According to an article in the enquirer, on the night the Courthouse burned, James Whalen was “walking along” Court Street with a friend named Mike O’Day. Both men were shot, likely by the gatling gun. O’Day, who lived just a few houses down from James was killed instantly. James was shot in the thigh. He made it home to No. 64 Carr Street. He lived eleven days before eventually dying on Weds April 9th. He was 27 years old and the forty-ninth man to die during the riots.
The paper described the second night of the riot as revenge on the militia for those killed the night before. “This is the history of the second night. Revenge was the motive of the mob – revenge for those killed during the attack on the jail. The rioters no longer thirsted for the blood of the imprisoned murderers but for the blood of the militia who were preserving law and civilization against anarchy.” 6 Apr 1884 Sunday
There was a joint inquest held by the coroner which found that those killed by gunshot during the first night of the riot, or the storming of the jail, excepting police officers, were breaking the law and were warned repeatedly by the Sheriff that their lives were in danger.
The coroner’s overall message was that those killed and injured got what they deserved.He ends his statement with“I will further add that in almost every instance the appearance of the various victims gave evidence that they were members of not the better class of society, and in the majority of those whose nativity I could discover they were of foreign birth.”
That wording struck me because it’s the same kind of language that is used to disparage activists and protestors some 135 years later. I’ve started compiling the names of those killed or wounded along with their ages, occupations, and any additional notes on how they died. I’m up to 217 names and there are still more to go.
Those hurt or killed in the riots were
Broom makers and
And that’s only the B’s. Ages range from 15 to 59.
The Riot Ends
Public sentiment shifted against the rioters after the destruction of the courthouse. That plus the gatling gun had the desired effect of quelling the riots. The newspaper ran days worth of articles listing the killed and wounded. More than 50 people were killed and over 300 were injured. And, importantly to the local history lovers in the room, irreplaceable county records were destroyed.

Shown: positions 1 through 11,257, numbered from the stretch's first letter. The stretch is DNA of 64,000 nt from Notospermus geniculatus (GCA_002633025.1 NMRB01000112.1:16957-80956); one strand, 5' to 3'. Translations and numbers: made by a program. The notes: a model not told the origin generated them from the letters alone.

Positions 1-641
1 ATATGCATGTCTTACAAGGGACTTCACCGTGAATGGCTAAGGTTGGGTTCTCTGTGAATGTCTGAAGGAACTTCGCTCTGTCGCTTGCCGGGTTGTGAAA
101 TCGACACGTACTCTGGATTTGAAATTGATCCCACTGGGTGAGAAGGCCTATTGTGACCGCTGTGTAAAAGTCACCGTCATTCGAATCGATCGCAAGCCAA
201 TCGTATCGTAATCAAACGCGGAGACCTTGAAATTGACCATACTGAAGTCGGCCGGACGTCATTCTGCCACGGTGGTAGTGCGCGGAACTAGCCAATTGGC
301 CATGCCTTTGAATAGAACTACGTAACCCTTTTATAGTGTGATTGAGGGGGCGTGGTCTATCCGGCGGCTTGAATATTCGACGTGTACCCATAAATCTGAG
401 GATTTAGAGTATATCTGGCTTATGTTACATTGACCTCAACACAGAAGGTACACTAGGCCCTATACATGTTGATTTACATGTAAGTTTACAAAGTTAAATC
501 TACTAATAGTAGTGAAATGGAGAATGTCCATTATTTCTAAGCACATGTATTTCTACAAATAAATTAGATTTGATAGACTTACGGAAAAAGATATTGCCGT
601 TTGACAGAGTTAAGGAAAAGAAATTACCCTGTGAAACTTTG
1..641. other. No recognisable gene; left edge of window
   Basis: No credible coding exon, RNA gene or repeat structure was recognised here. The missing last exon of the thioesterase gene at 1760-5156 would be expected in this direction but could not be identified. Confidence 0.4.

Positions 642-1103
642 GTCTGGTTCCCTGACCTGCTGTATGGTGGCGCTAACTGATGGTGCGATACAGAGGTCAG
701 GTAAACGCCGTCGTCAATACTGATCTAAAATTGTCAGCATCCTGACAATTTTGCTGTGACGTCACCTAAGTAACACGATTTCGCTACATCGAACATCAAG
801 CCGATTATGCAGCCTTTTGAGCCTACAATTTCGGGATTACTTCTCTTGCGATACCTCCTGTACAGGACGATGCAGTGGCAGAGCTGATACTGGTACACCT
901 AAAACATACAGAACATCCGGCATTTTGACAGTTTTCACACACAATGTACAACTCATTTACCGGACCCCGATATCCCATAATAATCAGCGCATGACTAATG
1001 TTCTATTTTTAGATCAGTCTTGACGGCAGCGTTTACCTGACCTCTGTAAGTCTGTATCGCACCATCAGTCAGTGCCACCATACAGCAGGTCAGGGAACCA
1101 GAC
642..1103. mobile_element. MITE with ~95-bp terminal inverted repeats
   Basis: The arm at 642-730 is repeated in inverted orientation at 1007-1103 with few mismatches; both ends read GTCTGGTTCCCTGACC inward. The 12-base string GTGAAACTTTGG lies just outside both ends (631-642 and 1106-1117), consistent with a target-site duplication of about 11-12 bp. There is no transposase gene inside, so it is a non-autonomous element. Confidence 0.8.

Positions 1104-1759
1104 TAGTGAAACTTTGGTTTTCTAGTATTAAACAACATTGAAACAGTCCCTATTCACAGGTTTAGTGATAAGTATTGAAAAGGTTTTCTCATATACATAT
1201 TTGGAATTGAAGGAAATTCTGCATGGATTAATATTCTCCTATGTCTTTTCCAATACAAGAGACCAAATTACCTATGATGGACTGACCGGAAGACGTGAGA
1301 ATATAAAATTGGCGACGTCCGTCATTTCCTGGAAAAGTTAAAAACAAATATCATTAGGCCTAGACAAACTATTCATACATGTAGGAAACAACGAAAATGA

Joseph Palmer was convicted and hung in July 1884. Berner was paroled in 1895 after only 11 years in prison.
James’s younger brother, Samuel, married and had four children. One of whom was my Great grandfather whose name was James Whalen.
It’s my opinion that the best way to take in history, especially local history, is from the perspective of a normal person. To think of a riot that happened over 100 years ago, it doesn’t give a crisp image of what it would have been like to live there.
Maybe a crisp image is too much to ask for. But for a 27 year old train engineer who may have been a rioter or a bystander the riot was the last thing he ever experienced. So for me, this story is the story of how James Whalen died.
If you’re interested in finding out if your family was impacted by the Courthouse Riots, reach out on the Contact page.
Sourced from articles in the Cincinnati Enquirer, Cincinnati Post, and various historical records.
Henry de La Poer Beresford was never supposed to be the 3rd Marquess of Waterford. Born in 1811, he was the 2nd son of the 2nd Marquess. As he got older, he should have slowly moved further down the family pecking order as his older brother, George, married and had heirs of his own. That changed in 1824. George, the Earl of Tyrone, came down with an inflammation of the bowels and died only two days later at the age of 14. Henry, only 13, took on his title. Two years after that, at the death of his father and at the age of 15, he inherited the title Marquess of Waterford.
This week it was reported by Cincinnati news outlets that the body of William Brandenburg, who was killed in action during WW2, was coming home an improbable 70+ years later. I am a firm believer in the idea that, despite it’s impossibility, everyone deserves to be remembered. It sounds like William was. His family submitted DNA samples in hopes of assisting in identifying his remains. The effort was successful, but not until after everyone that knew William had passed away.
On October 4, 1905, an explosion shook the Hamilton County Courthouse. For years, county workers had complained about the smell of gas in the building and had been trying to find the source of the leak. They went so far as to tear up the floors and the walls where the smell was the strongest. At about 3 o’clock, on the afternoon in question, the County Clerk called for the Superintendent of Buildings and asked that he try to solve the problem before the weather got too cold. The Clerk was concerned that if they had to close the windows the smell would be so strong they wouldn’t be able to work in the room.
I’d like to know who my Great grandfather was. His last name was Wylie, but his first name is unknown. His wife’s name was Rose Porter. Apparently she came here from Liverpool as a servant and was adopted by the Porters for whom she worked. They lived in Fairfield County, Amanda, Ohio.
My maternal grandpa was Thomas Cliff born in 1891 in Kentucky and died in 1959 in Cincinnati, Ohio. His mother was Minnie Coop born in 1874 Allen, Kentucky and died in 1924 in Cincinnati. I found a newspaper article that said Thomas lived at an orphanage called the Cincinnati House of Refuge because his parents divorced. Minnie remarried to a man named Joseph Bech.
Thomas was 35 years older than his wife, my grandma Betty. I know Thomas was a bootlegger, what I can’t figure out is his father. A marriage certificate lists his dad as William Cliff but I don’t know which William Cliff. I’d like information on him.
My great great grandfather, Wilbur L-, lived in Newport. He supposedly committed suicide (I think by exhaust fumes) I have also heard he was a bookie of the mob. I have always wondered what his involvement in the mob truly was (if any) and whether it related to his death.